- Liz Publika
Thomas Edison's Phonograph: The dawn of communications or how the world got its very first recording
“The disc phonograph will never amount to anything anyway,” grumbled Thomas Alva Edison (1847 - 1931), when his U.S. patent application for the device was rejected on a technicality. Though the invention of the phonograph (1877) is generally credited to the famous electrician, who was the first to debut a device that could both record and reproduce sound, various experimental mechanisms of this type appeared as early as the 1850s.
Édouard-Léon Scott de Martinville (1817 - 1879) invented the phonautograph in 1857. He “first imagined an apparatus to gather and fix airborne sounds, patterned after the human ear, while editing Professor Longet’s Traité de Physiologie.” He invented a “device [that] recorded images from sounds, tracing squiggles in black soot coating a surface,” but didn’t actually play back the sounds it recorded. Scott had assumed trained readers would learn to interpret the tracing.
It didn’t quite work out that way, since people had serious difficulty interpreting the squiggles, which were essentially images of sound waves. But the invention wasn’t entirely useless. “With support from the [Society for the Development of National Industry], his phonautograph was recording sounds with sufficient precision to be adopted by the scientific community. As a laboratory instrument it contributed for decades to the nascent science of acoustics.”
It wasn’t until 1877 that the recording and reproduction of sound was made possible by Edison. It was developed as a result of his work on two other inventions, the telegraph and the telephone. At the time, the American inventor was working on his telegraphic repeater, a machine that “could automatically repeat a Morse code message and even speed it up beyond human capabilities,” which also got him thinking about recording messages for telephones.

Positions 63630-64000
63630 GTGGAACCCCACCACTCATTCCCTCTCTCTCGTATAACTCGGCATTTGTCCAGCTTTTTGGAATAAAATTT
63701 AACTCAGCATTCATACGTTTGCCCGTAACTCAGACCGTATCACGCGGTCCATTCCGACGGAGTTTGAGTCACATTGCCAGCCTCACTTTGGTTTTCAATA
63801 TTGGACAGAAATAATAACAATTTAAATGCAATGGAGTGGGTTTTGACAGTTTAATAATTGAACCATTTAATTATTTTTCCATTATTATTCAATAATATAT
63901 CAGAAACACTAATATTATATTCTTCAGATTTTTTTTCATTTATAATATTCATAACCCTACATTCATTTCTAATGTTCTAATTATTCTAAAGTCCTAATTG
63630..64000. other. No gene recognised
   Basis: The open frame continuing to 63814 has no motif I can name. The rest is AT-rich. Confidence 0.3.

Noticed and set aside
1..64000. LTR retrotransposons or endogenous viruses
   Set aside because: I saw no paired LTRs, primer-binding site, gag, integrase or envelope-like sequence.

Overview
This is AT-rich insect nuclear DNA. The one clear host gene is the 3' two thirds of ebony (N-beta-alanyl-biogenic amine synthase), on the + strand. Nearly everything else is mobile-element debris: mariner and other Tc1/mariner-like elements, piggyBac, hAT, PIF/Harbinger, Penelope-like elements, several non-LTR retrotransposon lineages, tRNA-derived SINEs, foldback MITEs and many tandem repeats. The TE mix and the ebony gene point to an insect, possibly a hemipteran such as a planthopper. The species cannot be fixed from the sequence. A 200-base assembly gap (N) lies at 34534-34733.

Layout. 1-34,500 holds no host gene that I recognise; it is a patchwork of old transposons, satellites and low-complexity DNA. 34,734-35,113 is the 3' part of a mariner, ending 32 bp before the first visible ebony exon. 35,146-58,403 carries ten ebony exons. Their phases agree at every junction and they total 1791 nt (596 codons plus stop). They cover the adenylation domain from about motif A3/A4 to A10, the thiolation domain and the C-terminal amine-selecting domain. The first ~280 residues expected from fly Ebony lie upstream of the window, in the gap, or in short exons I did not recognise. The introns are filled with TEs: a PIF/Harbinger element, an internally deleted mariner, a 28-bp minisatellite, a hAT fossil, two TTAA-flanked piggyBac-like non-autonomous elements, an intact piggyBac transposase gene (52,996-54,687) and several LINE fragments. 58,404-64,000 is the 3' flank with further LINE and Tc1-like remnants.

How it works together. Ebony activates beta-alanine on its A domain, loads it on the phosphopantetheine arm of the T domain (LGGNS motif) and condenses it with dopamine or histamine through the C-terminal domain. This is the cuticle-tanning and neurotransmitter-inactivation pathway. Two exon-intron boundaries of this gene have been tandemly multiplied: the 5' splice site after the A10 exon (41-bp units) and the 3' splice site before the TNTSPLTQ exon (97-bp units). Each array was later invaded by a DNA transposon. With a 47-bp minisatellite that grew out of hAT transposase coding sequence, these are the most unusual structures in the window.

According to the Library of Congress:
“He experimented with a diaphragm which had an embossing point and was held against rapidly-moving paraffin paper. The speaking vibrations made indentations in the paper. Edison later changed the paper to a metal cylinder with tin foil wrapped around it. The machine had two diaphragm-and-needle units, one for recording, and one for playback. When one would speak into a mouthpiece, the sound vibrations would be indented onto the cylinder by the recording needle in a vertical (or hill and dale) groove pattern. Edison gave a sketch of the machine to his mechanic, John Kruesi, to build, which Kruesi supposedly did within 30 hours.”
He called his invention the phonograph. The article goes on to state that Edison immediately tested the device by reciting: ''Mary had a little lamb, its fleece was white as snow,” into the mouthpiece. And while it’s true that the nursery rhyme was used for one of his earlier tests, there is also evidence that suggests the inventor and his male assistants had a bit of fun with the device by mad-libbing the lines.
One variation, according to Richard Zacks’ An Underground Education: The Unauthorized and Outrageous Supplement to Everything You Thought You Knew About Art, Sex, Business, Crime, Science, Medicine, and Other Fields of Human Knowledge (1997), went like this:
“Mary has a new sheath gown,
It is too tight by half
Who cares a damn for Mary’s lamb,
When they can see her calf!”